“It’s impossible to creep with these boots on,” he said, lifting a foot as if to demonstrate. She looked down again at his boots, then back up. Oh boy. He was tall. And sort of hunky. The broad-shoulder-slim-waist type. Which only proved her lumberjack theory.
“Besides, you looked a little... distressed.” He narrowed those blue eyes of his. “Are you sure you’re okay?”
“Of course I’m okay,” she said. “I received some bad news, that’s all.”
He continued to stare at her, and she wondered why he was in the library in the first place. Looking for a book on trees? Wow. That would be ironic. It was then she noticed he had a legal pad and pen in his hand. Had he been taking notes from an encyclopedia?
“Okay, not bad news, exactly, but disappointing.” She waved a hand. “On second thought, it was really nothing. I just overreacted.”
His mouth quirked again.
She placed a hand on her hip, wondering why she felt like she had to explain anything to a stranger. “You startled me, all right? I’m not usually a jumpy person, but the library is closed. I thought I was alone.”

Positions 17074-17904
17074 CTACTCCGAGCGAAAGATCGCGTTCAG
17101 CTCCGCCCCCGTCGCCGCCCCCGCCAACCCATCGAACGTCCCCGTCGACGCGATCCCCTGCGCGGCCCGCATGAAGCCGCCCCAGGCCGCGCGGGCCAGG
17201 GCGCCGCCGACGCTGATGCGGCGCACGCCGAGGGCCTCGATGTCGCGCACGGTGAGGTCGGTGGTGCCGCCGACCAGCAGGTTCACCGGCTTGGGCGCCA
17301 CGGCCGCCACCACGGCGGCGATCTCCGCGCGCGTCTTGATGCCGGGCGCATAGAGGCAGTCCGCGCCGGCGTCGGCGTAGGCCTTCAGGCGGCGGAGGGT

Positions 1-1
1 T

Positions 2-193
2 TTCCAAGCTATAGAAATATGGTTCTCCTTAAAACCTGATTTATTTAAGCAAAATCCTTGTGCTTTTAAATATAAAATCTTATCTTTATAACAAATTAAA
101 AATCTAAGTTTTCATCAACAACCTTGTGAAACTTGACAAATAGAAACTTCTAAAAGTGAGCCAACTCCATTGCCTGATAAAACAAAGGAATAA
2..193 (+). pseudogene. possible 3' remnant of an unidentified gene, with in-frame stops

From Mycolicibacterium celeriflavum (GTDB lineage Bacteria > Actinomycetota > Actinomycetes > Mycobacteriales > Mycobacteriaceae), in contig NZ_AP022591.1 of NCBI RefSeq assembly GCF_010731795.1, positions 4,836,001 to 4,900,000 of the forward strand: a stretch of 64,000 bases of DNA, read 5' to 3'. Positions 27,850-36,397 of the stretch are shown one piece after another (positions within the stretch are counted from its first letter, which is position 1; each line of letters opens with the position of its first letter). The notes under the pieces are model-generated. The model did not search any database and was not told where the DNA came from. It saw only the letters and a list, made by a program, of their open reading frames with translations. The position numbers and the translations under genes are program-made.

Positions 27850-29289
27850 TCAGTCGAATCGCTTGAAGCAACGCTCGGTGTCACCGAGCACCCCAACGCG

“I was on my way out,” he said, taking a step back. But he didn’t turn around, and he didn’t look away. It was like he wanted to ask her something yet didn’t know how.
Oh... “We don’t have a homeless shelter in Pine Valley, but the cops will help out if you need something. I can make a phone call for you.”
He didn’t say anything for a moment, then he chuckled. “You think I’m homeless?”
Livvy’s face heated. “I—I guess not?”
He scratched at his beard. “I knew I let myself go, but I didn’t think I looked homeless.”
Well, now that she had a closer look at him, she realized she might have rushed to assumptions. He didn’t smell, and the ripped jeans could be more of a fashion statement. He wasn’t hauling around a giant backpack full of his life essentials, and even though he was of a lean build, he didn’t have that gaunt look.
“It’s been a long day,” she said, then cleared her throat. “But the library is closed, sir. I need to ask you to leave.”
He nodded. “Sorry I scared you.” Then he turned around and strode to the front doors.